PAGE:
procedures. Immunohistochemistry was performed using
NovoLink Polymer detection System (Leica Microsystems,
Wetzlar, Germany) according to the manufacturer’s instructions. Images were captured using an inverted microscope
(Keyence, Neu-Isenburg, Germany). Images were analyzed
using CellSense® and ImageJ software.
Long term cell culture in 3-dimensional ALVETEX
scaffolds (Reinnervate, Sedgefield, UK) fosters cell-cellinteractions in a tissue mimicking environment and has
been described previously [24]. Fresh medium was added
every 48 h. After 7 days of treatment, scaffolds were collected, shock frozen and subsequently sectioned and
stained as described [24]. The following antibodies were
used for detection: anti-LC3b (Cell Signaling, Boston,
MA, USA) anti-p62 (BD, Franklin Lakes, NJ, USA).
SDS-Page, western blotting and q-RT PCR
Cell lysis, SDS-page and western blotting were performed according to standard procedures as described
previously [21]. The following antibodies were used:
anti-Mcl-1 (Santa Cruz Biotechnology, Heidelberg,
Germany), anti-LC3b (Cell Signaling), anti-p62 (BD),
anti-Atg12 (Cell Signaling), anti-Atg7 (Cell Signaling),
anti-Tubulin (Sigma, St. Louis, MO, USA.
RNA isolation, cDNA synthesis and quantitative real
time polymerase chain reaction (q-RT PCR) were carried
out as described using primer assay kits [21]. Each reaction was run in duplicates, values were normalized to
GAPDH as housekeeping gene.
Supravital cell-staining with acridine orange
Cells grown on cover slips were treated as described.
24 h following initial treatment, cells were incubated
with medium containing 2 μg/mL acridine orange
(Sigma-Aldrich) for 20 min. Subsequently, medium containing acridine orange was removed and cells were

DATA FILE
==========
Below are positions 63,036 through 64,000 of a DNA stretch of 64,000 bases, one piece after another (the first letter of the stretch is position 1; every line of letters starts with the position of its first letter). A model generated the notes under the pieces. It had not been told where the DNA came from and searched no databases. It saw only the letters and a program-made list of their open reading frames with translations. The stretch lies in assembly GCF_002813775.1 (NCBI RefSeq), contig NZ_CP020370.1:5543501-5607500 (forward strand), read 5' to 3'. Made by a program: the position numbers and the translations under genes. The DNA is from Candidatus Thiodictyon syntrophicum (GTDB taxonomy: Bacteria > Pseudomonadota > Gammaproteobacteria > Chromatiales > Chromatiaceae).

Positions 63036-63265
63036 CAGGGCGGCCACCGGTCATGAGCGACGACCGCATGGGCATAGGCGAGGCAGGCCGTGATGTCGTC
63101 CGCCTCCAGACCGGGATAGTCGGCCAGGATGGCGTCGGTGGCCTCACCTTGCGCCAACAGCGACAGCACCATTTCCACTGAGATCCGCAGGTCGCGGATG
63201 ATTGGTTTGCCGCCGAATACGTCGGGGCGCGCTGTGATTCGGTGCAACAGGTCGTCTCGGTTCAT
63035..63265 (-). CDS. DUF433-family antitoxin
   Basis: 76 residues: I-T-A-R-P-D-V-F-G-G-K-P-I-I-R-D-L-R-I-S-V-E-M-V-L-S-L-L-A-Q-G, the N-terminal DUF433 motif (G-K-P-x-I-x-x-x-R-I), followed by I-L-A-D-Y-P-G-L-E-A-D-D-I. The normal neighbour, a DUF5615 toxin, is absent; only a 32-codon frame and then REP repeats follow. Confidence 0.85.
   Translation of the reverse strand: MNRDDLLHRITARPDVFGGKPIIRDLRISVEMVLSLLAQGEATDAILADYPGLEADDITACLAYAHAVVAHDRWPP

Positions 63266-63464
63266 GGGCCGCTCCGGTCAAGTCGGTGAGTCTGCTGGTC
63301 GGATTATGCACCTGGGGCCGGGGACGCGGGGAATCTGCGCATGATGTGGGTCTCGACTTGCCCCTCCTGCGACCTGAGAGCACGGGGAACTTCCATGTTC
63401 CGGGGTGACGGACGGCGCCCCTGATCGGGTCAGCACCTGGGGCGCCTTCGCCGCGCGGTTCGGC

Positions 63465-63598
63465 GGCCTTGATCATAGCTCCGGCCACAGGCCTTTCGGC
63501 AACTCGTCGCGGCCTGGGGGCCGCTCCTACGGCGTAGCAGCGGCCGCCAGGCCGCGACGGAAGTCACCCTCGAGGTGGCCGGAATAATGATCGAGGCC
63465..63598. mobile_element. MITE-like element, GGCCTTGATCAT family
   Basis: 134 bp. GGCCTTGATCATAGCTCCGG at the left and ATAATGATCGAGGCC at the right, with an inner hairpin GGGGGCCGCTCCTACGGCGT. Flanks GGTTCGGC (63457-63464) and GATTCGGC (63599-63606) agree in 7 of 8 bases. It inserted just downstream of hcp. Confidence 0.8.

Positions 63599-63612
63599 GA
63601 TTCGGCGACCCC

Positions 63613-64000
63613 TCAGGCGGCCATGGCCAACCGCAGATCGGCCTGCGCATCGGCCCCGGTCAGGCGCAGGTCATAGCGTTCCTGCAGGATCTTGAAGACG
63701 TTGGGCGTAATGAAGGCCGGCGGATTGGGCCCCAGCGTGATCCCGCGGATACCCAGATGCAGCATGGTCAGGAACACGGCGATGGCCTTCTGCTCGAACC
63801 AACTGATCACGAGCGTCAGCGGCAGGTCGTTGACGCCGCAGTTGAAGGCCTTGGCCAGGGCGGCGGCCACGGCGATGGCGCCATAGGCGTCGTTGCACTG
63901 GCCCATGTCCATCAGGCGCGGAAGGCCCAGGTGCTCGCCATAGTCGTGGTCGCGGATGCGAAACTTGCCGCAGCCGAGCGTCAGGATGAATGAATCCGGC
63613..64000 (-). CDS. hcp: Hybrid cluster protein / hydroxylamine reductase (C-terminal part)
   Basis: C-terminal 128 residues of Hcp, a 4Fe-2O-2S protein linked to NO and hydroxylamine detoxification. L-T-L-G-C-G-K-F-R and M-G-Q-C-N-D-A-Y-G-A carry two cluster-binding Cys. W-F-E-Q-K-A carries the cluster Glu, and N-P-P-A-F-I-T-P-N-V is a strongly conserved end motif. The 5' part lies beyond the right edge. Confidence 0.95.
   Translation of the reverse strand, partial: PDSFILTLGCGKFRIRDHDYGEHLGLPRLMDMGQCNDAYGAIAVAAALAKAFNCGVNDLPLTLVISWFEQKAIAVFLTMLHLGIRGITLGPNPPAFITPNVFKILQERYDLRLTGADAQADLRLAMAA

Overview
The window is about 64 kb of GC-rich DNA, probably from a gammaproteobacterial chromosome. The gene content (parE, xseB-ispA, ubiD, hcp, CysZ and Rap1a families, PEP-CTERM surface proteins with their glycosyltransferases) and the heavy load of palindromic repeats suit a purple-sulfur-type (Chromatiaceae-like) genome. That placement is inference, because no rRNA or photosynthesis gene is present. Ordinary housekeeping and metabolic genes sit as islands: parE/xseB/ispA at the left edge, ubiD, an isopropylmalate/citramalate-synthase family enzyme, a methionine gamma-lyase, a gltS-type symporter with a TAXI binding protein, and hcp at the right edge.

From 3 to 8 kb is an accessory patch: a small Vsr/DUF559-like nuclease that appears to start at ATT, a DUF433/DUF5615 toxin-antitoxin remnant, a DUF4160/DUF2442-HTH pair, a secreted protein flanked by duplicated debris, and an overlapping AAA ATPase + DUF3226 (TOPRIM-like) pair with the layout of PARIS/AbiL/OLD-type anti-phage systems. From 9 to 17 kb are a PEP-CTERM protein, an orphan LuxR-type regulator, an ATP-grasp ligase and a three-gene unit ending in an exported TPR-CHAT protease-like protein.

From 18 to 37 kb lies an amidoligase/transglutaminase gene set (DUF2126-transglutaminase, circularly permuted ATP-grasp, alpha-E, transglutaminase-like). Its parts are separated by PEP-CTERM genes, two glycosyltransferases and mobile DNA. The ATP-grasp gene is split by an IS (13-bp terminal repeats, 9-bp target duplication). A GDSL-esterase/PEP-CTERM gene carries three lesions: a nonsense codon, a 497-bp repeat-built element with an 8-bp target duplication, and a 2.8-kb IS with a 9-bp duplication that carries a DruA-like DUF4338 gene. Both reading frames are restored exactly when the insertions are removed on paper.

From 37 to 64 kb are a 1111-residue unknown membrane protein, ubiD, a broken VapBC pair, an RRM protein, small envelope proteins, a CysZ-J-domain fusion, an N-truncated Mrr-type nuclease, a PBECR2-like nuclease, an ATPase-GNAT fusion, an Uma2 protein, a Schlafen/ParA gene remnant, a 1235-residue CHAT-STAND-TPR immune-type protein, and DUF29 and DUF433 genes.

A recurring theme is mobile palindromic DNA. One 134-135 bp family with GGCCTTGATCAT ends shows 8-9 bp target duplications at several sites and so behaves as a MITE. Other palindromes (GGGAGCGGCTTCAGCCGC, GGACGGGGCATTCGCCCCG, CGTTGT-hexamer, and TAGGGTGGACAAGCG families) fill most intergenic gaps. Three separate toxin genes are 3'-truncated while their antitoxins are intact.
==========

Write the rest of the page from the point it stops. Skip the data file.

washed twice with PBS and fixed using 4 % PFA (Merck)
for 15 min at room temperature. Pictures were obtained
using a Zeiss LSM 780 confocal laser scanning microscope
with ZEN microscopy software at 63x magnification.
Immunofluorescence
Cells grown on cover slips were treated as described
above. 24 h following initial treatment, cells were washed
twice with PBS and fixed using ice-cold methanol at −20 °
C for 20 min. Fixed cells were washed twice with PBS and
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blocked in PBS containing 5 % BSA and 0.3 % Triton™ X100 (Merck) for 1 h. After blocking, cells were incubated
with primary antibodies in PBS with 1 % BSA and 0.3 %
Triton™ X-100 at 4 °C overnight. The next day, cells were
incubated with Alexa Fluor 488-conjugated goat antirabbit secondary antibodies (Invitrogen, Carlsbad, California, USA) for 1 h at room temperature and subsequently
counterstained with PBS containing 2 μg/mL Hoechst
33342 trihydrochloride trihydrate (Invitrogen) for 15 min
at room temperature. Pictures were obtained using a Zeiss
LSM 780 confocal laser scanning microscope with ZEN
microscopy software at 63 × magnification and 10 x magnification for counting of LC3II puncta. The average of 5
visual fields at 10 x magnification was used.
In vitro lysosomal staining
Cells grown in 12-well cell-culture plates were treated as
described above. 24 h following initial treatment, cells
were washed twice with PBS and incubated with reaction
buffer containing 2 μL Cyto-ID® Green Detection Reagent (Enzo), 1 μL Hoechst 33342, Trihydrochloride,
Trihydrate (Enzo) and 5 % FCS per mL reaction buffer
for 25 min at 37 °C in a cell incubator [26]. Subsequently, the reaction buffer was removed, cells were
washed and fresh reaction buffer was added. Cell-culture
plates were analyzed using a Biorevo BZ-9000 Inverted
fluorescence phase-contrast microscope with BZ-observer
microscopy software (Keyence) at 40x magnification.
Statistical analysis
Statistical analysis was done using student’s t-test (paired,
two sided) based on normal data distribution. All statistics were calculated using SPSS 20 (IBM, NY, USA), pvalues < 0.05 were considered to be significant.
Results
Late stage autophagy inhibition induces apoptosis in
starved CRC cells
Chloroquine (CQ) has been widely used as a model agent
for autophagy inhibition [27, 28]. Here, we demonstrate
that CQ has limited impact on HT29 and SW480 CRC
cells in fully supplemented growth medium. In contrast,
CQ is able to induce cell death in CRC cells under conditions of starvation (Additional file 1: Figure S1 A left and